Every visitor to the Czech capital has their own list of “must see” places. On that list are probably the beautiful Prague Castle, the official residence of the Czech Republic president, Karluv Most (Charles Bridge), that connects the Castle with the Old Town, and, of course, the grand medieval Astronomical Clock.
Join WonderDome Planetarium today as we visit the magnificent clock, learn all about its history and find out what its dials, numbers and pictures mean and how to “read” them!
The Prague Astronomical Clock, or the Orloj, as they call it, has been measuring the passage of time for over 600 years. Built in 1410, it’s been continuously repaired, upgraded, redecorated and restored ever since. During the most recent works in 2018 the modern additions were removed and the original look of the instrument (as far as we can tell based on incomplete records) was restored. The legend has it that if the clock stops, a great disaster will come over the country. No surprise, that a special clock master performs “health check” of the Astronomical Clock every week!
The Astronomical Clock up close
The Astronomical Clock decorates the southern face of the Hall Tower located in the very heart of Prague’s historic Old Town. You can visit the instrument any time. But stop by between 9 AM and 11 PM and as the clock strikes the hour you will see a spectacular show. The 8 figures decorating the clock will come to life, and the 12 apostles will parade in front of the little windows above the upper dial. The performance will end with the trumpet player dressed in medieval costume playing a tune from the balcony on the very top of the tower and waving hello to the cheering crowd below. But the Clock is much more than just an intricate design and moving figures. It can tell a lot to those who understands its language!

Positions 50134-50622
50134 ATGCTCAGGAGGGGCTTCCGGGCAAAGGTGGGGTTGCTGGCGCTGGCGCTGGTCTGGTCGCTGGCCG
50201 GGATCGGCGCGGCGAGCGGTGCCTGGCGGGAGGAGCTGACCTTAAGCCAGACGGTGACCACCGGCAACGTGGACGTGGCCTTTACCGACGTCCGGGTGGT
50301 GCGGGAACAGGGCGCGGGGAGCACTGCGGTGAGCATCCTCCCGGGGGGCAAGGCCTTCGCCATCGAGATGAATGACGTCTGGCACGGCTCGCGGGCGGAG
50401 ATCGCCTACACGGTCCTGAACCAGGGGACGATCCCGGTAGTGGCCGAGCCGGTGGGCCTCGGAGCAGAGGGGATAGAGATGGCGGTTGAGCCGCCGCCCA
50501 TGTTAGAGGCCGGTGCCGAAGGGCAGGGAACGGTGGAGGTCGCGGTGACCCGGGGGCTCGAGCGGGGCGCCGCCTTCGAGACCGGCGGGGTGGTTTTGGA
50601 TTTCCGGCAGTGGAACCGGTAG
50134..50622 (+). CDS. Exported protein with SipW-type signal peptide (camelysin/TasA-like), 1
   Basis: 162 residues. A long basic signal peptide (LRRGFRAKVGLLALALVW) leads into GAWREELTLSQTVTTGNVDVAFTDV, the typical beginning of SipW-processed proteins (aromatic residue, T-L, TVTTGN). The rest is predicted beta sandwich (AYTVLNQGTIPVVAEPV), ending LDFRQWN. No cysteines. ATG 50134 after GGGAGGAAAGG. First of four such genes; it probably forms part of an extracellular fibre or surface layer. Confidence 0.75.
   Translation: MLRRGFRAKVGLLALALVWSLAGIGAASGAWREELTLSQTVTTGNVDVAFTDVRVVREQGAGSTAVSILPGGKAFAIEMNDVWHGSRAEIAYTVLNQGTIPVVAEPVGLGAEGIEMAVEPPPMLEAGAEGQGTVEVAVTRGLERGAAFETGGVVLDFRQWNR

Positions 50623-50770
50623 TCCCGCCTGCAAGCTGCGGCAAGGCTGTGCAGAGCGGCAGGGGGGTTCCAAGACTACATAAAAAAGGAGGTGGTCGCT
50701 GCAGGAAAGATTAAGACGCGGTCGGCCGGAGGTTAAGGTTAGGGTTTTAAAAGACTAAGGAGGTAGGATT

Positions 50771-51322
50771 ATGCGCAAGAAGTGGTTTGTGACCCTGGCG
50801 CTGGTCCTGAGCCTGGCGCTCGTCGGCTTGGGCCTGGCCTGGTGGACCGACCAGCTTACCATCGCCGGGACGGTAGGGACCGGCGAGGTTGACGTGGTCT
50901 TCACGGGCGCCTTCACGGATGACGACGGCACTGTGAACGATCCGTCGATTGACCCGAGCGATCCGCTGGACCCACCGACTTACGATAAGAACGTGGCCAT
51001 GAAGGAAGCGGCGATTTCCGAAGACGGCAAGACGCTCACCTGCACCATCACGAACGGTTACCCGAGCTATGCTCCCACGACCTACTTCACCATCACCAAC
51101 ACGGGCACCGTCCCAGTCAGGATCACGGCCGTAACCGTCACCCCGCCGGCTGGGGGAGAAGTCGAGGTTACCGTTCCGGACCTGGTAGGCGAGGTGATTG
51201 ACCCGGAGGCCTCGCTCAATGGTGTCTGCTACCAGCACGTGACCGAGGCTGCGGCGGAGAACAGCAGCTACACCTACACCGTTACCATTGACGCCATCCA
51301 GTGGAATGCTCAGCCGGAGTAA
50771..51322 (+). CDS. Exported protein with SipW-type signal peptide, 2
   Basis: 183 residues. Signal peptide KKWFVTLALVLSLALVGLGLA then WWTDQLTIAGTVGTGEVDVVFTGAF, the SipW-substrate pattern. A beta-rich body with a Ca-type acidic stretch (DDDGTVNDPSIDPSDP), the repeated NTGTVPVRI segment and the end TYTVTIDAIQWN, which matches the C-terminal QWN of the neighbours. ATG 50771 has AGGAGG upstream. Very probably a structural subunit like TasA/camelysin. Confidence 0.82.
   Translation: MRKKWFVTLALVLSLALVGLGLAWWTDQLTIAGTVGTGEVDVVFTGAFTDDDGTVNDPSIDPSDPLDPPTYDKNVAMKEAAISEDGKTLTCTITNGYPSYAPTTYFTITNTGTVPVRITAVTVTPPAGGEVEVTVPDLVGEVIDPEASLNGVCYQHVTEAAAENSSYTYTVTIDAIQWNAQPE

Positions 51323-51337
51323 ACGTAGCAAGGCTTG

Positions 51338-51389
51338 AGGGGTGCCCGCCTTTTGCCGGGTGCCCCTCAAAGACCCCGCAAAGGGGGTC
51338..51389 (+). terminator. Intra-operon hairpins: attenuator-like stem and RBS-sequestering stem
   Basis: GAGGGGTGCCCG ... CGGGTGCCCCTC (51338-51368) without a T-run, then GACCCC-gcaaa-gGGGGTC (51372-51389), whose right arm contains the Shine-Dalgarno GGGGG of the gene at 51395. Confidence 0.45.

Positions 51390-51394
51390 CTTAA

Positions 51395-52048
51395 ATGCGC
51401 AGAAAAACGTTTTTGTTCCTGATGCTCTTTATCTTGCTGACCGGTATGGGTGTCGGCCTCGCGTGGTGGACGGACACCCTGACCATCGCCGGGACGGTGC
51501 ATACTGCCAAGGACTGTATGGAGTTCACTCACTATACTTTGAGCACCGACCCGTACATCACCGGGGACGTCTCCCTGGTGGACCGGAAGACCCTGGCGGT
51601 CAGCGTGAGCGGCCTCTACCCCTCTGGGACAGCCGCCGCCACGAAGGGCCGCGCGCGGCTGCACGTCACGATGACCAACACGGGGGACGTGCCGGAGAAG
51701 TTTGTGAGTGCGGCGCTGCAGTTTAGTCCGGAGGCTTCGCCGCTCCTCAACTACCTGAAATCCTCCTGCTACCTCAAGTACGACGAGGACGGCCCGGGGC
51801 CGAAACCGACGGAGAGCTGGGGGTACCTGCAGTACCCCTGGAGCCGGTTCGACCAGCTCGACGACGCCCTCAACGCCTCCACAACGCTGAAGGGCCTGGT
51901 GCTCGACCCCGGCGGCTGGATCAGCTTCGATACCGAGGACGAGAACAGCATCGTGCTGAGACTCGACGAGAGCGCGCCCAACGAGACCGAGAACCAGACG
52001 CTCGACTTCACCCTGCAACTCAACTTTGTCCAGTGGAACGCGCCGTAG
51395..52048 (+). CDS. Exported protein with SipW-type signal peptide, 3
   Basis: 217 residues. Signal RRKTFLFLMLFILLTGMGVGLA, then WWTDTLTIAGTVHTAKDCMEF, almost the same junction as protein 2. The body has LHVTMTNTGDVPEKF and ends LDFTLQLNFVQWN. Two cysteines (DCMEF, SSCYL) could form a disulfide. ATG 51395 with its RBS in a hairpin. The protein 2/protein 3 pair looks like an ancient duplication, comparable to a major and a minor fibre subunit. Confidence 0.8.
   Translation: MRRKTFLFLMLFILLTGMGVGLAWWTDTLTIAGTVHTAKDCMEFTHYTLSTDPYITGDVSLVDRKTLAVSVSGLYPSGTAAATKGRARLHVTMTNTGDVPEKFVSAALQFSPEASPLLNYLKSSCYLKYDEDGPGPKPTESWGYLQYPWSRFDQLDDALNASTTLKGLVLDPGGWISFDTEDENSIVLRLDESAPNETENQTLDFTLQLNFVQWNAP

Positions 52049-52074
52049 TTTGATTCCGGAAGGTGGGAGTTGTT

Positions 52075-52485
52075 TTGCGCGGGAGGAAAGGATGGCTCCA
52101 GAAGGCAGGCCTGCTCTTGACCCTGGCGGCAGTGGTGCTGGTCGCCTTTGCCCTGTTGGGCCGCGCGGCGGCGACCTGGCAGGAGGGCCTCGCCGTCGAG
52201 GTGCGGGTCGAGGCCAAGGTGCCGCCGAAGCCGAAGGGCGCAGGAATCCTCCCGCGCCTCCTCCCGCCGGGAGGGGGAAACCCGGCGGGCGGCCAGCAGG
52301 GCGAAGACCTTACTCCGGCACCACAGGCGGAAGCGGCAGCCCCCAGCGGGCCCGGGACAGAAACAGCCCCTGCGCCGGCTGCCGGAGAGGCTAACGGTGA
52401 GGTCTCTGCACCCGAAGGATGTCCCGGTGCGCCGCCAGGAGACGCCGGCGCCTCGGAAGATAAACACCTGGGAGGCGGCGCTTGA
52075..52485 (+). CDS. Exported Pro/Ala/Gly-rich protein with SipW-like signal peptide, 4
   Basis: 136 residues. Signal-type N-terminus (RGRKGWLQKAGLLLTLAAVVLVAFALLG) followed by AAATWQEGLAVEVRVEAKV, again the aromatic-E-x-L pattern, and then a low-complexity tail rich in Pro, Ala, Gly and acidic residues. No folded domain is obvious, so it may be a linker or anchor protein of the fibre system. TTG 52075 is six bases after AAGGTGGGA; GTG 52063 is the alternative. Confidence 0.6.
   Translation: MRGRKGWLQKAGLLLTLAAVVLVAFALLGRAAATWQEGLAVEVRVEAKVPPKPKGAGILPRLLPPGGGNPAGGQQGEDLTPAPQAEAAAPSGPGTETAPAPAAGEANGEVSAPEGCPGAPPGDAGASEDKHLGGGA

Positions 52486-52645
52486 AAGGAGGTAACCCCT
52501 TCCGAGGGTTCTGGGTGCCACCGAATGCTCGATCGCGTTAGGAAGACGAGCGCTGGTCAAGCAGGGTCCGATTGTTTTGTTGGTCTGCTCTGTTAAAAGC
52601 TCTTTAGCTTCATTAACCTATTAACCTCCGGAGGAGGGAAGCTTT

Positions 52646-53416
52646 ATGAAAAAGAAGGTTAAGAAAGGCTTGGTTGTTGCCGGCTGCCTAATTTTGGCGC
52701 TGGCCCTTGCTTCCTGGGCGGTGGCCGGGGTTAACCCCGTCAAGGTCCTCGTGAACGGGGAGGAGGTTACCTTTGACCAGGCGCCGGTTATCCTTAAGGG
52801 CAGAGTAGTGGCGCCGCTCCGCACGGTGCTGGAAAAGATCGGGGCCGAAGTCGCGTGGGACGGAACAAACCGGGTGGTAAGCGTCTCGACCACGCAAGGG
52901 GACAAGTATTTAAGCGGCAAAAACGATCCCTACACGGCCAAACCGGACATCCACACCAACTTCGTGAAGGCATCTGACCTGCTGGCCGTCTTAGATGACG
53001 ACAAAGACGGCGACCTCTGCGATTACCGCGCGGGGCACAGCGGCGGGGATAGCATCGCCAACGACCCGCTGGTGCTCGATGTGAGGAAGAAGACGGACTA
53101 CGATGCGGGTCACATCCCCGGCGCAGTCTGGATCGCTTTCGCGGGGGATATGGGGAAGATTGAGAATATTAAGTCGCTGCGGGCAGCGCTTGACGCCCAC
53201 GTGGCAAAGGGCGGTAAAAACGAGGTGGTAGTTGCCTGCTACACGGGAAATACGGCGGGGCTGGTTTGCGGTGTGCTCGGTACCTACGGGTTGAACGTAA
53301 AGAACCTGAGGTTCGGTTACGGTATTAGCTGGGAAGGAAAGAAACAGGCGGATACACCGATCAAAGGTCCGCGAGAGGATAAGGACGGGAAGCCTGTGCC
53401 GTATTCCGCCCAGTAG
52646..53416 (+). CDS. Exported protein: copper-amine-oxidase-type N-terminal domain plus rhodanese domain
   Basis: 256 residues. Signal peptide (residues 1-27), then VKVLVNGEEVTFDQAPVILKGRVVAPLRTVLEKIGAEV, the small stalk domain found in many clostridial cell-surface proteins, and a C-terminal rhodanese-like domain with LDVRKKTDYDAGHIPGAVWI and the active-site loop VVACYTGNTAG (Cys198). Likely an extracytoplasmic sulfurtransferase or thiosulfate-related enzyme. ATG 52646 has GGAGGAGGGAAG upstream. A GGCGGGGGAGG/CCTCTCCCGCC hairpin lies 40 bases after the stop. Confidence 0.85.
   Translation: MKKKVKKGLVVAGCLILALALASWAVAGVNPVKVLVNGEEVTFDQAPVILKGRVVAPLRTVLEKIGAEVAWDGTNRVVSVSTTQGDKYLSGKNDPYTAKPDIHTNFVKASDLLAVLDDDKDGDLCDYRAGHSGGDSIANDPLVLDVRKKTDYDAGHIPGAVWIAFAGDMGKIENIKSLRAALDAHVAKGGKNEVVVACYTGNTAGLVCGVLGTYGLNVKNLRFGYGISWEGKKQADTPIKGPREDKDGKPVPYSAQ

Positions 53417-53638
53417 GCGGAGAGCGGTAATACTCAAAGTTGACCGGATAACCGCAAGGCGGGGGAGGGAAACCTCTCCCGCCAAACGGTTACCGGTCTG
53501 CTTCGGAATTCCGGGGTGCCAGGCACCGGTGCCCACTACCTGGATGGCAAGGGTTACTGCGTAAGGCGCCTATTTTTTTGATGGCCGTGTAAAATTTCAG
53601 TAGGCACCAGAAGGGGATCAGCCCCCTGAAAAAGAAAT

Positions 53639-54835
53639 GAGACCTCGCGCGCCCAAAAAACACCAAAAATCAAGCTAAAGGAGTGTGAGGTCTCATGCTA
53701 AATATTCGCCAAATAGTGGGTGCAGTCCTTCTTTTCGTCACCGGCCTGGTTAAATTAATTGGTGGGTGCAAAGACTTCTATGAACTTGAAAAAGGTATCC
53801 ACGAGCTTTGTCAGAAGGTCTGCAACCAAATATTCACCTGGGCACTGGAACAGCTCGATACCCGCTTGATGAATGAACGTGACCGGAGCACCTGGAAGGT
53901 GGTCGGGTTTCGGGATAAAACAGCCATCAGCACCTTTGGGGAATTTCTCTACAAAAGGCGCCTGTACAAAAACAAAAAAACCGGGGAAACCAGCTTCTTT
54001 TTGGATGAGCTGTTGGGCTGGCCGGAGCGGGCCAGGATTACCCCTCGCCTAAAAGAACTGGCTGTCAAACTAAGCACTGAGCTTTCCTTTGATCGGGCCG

The Astronomical Clock consists of two faces. The upper face displays time or, rather, TIMES. It’s flanked by the figures of Vanity (man with a mirror) and Greed (man with a bag of gold) on the left and Death (skeleton with a bell and an hourglass) and Lust (man with a lute) on the right. The lower face displays astronomical information. This face is flanked by the figures of Philosopher and Archangel Michael on the left and Astronomer and Chronicle on the right. The figures were added at different times after the clock was built.
Let’s have a closer look at each of the dials and find out what information they display!
Upper face of the Astronomical Clock
If you look at the upper face of the Prague Clock, you will notice several dials that keep track of modern and ancient times.
- The outermost dial with gold Gothic (Schwabacher) numerals on the black background shows Old Bohemian Time. A day in Old Bohemian Time starts and ends at sunset, so the whole ring rotates throughout the year. The golden hand points at the current hour.
- The middle 24 hour dial with Roman numerals tells modern Central European Time. Again, the same pointer, the golden hand, shows the current time. Unlike our 12 hour clock, the “modern time” dial has 24 (12+12) hours. The XII at the top is midday and the lower XII is midnight. Another pointer, the small golden star, shows Sidereal time (star time).
- The black Arab numerals tell Babylonian Time. A day in Babylonian Time goes from sunrise to sunset. Therefore the numbers on the clock face run only from 1 to 12. To tell the Babylonian time check what number the golden Sun is pointing at.
- The zodiac ring, located in the inner part of the face and off-center shows the positions of the Sun and the Moon.
- The different colours of the background tell us what time of day it is. Blue represents daytime hours and black – astronomical night. The red zone in between means twilight hours.
The calendar dial
The lower face of the Clock displays the calendar. It is not as informative as the upper face, but absolutely stunning. Here you can see 12 months represented by the big circles as well as the 12 signs of the Zodiac represented by the smaller circles.
We hope that now, if you ever visit the Astronomical Clock, you will be able to fully appreciate this unique instrument!
Have you already seen the Clock? Please tell us all about your visit! And don’t forget to share your photographs with out mobile planetarium blog readers!